I was sick all last week and these notes were exactly what I needed to get caught up. Cheers!
Astro 113 Exam #2 Review
What details might we observed on the surface of a Gtype star?
Main sequence G stars have surface temperatures that range from 5250 5950 K and 66150 % of Sol’s luminosity. Gtype dwarf stars have between 0.851.1 Solar masses, which indicates in theory, that these stars spend 715 billion years in the main sequence fusing core hydrogen. They appear yellow. Spicules, sunspots, coronal mass injections, solar flare, plages, filaments.
Compare an Otype main sequence star with a Ktype main sequence star.
Class O very hot and very luminous, most of their radiated output is in the ultraviolet range. Most rare
Class K orangish, slightly cooler than the sun. Make up about 12% of main sequence stars, some are giants and super giants, some are main sequence stars. They have weak hydrogen lines (if present at all) and neutral metals (Mn I, Fe I, Si I) may be able to be a sun which would lead to more “Earth” like planets.
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What is the MassLuminosity relationship for main sequence stars and which are the most massive? The most luminous stars are the most massive, least luminous are the least massive.
Which main sequence stars are the bluest? O stars
The reddest? M stars
What is the approximate surface temperature of a G0 type star? 5,500 K
What are the elements and stages of premainsequence stellar evolution?
1. Begins with a cloud of cold gas which contracts under selfgravity(prostar). Potential energy is transformed into kinetic energy, which then is thermalized so the temperature goes up.(this phase last a short time) Don't forget about the age old question of What is the ratchet effect in macroeconomics?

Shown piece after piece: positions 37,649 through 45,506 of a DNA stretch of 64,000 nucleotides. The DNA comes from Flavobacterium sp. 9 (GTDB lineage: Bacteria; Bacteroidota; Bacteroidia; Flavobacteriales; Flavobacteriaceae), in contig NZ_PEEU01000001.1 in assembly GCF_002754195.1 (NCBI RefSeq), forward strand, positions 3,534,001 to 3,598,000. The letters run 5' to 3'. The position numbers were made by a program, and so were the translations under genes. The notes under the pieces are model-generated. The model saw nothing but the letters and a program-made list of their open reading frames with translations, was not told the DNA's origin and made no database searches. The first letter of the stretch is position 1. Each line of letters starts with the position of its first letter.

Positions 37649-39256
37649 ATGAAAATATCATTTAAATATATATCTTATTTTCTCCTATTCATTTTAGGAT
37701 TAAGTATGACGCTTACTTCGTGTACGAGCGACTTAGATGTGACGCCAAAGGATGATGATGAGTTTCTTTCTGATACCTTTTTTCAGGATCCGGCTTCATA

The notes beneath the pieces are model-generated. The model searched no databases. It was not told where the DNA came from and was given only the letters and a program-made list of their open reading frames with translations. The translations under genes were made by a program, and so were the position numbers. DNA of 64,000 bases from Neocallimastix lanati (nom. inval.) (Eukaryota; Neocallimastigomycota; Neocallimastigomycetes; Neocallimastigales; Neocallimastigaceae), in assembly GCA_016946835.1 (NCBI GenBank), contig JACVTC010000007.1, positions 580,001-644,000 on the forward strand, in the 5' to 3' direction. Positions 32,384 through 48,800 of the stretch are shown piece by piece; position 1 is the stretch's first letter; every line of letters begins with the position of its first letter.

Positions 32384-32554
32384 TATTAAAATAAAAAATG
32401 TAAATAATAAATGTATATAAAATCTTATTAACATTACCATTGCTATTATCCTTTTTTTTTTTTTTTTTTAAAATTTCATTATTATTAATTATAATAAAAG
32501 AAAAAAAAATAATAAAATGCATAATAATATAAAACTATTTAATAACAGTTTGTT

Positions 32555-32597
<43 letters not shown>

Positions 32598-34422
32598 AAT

2. When the cloud is hot enough the gas in ionized and opacity sets in (the gas finds it harder to lose energy and becomes hotter quicker)
3. The star moves in the HR diagram on the Hayashitracks, with constant temperature and decreasing luminosity. The convective zone recedes from the center and the star moves to higher effective temperatures. Slowly nuclear burning starts at the core
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4. Once nuclear burning has set in a star is born and appears on the main sequence. How are Type 1 Supernovae produced? Type II?
Type I: begins as white dwarf, the mass exceeds Chandrasekhar limit (see below) and it explodes. Hydrogen emission lines are absent which means there is little or no hydrogen in the debris from the explosion.
Type II: core collapses, gamma rays tear apart atoms, neutrinos can’t escape pressure, material falling into core bounces and blasts everything away, high temps and densities in the shock wave, radioactive decay creates other elements, extremely bright, outshines all other stars in galaxy for 200 billion years. If you want to learn more check out What do whales use sound for?
Where were the Carbon atoms in your pencil, the Nitrogen and Oxygen atoms you are breathing, and the Calcium atoms in your bones were all created?
Supernova, and Stardust.
What are the stages of evolution of very massive stars?
1. Hydrogen fusion
2. Helium fusion
3. Carbon fusion
4. Neon fusion
5. Oxygen fusion
6. Silicon fusion
7. Core collapse
8. Explosive supernova
What are the endstates of lowmass star evolution?